Regardless of the operating system, the greatest risk of infection comes from third-party applications, such as games and ringtones, which give users an easy way to customize their phones. But people should exercise caution and only download software from trusted sources, says John Traynor, senior director of product marketing for Microsoft Corp.

Some types of malware can disable all the applications on a phone, including the ability to make calls, says Mark Komisky, chief executive for Bluefire Security Technologies, which makes antivirus software for smart phones. Another type of malware is so-called "snoopware," which was originally sold in Asia as a spouse-monitoring tool, says Paul Miller, managing director for mobile security at Symantec Corp. Now attackers see this application as a way to eavesdrop on conversations, intercept text messages or peek at call logs.

Several years ago, Symbian started requiring third-party software vendors to provide a "digital signature" when writing applications, Mr. Wood says. If the software is signed, Symbian can track which developer wrote the malware. The Windows Mobile operating system also uses digital signatures for software written by third-party developers.

Beyond downloading software only from trusted companies, individuals who own personal smart phones can protect themselves with antivirus software. Symantec and McAfee both offer programs that typically cost $30 for a one-year consumer subscription. Bluefire Security offers antivirus software for businesses and plans to release a consumer product next month.

Still, the majority of smart phones are connected to corporate networks, putting the onus on IT departments to protect the work force.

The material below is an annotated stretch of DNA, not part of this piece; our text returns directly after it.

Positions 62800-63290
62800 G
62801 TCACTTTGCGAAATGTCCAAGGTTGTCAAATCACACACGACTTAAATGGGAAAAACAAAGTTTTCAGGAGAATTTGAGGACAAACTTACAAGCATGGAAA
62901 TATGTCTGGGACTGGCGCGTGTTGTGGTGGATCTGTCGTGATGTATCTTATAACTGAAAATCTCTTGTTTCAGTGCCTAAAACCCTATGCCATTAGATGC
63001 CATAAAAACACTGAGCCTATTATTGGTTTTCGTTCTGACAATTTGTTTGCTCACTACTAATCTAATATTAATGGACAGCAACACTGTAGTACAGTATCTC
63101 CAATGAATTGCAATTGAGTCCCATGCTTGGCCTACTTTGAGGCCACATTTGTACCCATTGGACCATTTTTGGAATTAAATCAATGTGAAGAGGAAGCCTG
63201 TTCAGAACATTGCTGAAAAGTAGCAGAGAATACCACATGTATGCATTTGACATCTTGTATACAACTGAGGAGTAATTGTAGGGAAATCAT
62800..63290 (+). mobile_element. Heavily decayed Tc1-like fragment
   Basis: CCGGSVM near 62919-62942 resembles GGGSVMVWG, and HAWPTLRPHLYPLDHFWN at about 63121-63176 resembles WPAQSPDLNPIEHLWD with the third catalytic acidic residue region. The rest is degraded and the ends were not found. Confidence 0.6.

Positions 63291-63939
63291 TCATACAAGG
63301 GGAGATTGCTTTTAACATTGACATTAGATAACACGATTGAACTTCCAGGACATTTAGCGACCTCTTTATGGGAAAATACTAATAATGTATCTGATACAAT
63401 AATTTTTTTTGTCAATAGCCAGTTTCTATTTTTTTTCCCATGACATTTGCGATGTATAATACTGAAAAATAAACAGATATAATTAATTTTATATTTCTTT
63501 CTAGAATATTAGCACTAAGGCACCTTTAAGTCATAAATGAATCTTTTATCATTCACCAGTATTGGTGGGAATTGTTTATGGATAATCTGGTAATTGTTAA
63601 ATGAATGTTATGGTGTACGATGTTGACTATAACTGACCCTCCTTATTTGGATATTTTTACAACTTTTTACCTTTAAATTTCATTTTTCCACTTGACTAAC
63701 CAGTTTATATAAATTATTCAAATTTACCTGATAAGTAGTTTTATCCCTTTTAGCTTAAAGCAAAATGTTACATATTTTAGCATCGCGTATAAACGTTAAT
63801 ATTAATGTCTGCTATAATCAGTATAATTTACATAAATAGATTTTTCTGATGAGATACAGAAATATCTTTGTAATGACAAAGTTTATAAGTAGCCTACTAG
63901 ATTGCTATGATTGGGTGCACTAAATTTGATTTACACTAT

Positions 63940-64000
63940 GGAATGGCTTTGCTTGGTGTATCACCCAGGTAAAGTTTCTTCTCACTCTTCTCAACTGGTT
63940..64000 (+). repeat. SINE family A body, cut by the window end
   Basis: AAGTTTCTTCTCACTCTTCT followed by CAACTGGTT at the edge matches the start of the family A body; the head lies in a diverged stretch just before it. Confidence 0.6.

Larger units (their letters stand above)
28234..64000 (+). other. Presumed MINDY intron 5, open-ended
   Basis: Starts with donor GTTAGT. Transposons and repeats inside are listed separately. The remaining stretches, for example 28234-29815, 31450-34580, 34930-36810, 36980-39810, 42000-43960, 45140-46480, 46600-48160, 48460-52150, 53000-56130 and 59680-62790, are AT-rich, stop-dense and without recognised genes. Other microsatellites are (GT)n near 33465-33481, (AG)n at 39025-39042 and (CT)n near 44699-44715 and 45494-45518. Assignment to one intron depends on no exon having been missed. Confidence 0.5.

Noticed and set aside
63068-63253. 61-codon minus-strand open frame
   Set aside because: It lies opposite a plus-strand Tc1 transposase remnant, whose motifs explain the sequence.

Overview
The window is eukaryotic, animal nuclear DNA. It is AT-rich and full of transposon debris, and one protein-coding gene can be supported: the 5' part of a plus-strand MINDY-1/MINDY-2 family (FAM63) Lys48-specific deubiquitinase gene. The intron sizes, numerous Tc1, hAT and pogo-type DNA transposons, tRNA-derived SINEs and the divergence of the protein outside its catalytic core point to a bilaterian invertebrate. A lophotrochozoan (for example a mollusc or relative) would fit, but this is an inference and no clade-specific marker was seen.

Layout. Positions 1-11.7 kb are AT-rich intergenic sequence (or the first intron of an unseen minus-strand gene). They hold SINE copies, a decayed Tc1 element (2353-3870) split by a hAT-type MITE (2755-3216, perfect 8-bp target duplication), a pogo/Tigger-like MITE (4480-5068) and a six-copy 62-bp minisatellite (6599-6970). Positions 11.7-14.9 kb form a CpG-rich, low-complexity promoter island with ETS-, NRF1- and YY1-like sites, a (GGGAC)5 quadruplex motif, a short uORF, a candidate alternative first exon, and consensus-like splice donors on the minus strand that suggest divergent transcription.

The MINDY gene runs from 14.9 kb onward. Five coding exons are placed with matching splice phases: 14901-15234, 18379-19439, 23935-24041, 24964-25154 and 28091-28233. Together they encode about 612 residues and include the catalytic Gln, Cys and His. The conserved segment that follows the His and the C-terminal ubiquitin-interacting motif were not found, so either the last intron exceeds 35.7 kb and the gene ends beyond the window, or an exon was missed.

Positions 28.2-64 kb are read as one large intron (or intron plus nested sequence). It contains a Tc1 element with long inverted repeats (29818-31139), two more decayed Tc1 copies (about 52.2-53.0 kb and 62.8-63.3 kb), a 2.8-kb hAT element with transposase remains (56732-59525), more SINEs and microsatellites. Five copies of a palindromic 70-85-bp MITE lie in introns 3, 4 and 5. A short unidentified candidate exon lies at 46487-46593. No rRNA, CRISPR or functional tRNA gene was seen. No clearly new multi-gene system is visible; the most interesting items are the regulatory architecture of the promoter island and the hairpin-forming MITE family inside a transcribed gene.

Rob Israel, chief information officer for John C. Lincoln Health Network in Phoenix, is in charge of guarding the data flowing through the company’s network of hospitals and physician practices that employs about 4,400 people. A year ago Mr. Israel installed a system that prevented employees from uploading or downloading files to the company’s computer network.


"Before that, it was the Wild West," and anyone could bring in any device and upload files to their computers, Mr. Israel says. "This was a real security hole."

Chief among his concerns was that an infected phone would transfer malware to the company’s network. Mr. Israel acknowledges that chances are slim that a phone could get infected with malware, but says he doesn’t want to take any chances.

For now, though, the greatest threat to corporate security is the loss of a smart phone — especially one that’s crammed with sensitive personal or corporate data.

Miriam Neal, vice president of information systems for South Western Federal Credit Union based in La Habra, Calif., says she worries mostly about lost smart phones. "We are a financial institution, and we need to protect the privacy of our members," Ms. Neal says.

Many companies are investing in technologies that will wipe clean all the information stored on a lost or stolen phone so that the data can’t be used for criminal purposes, says Paul Roberts, a senior analyst with the 451 Group, a technology-research firm.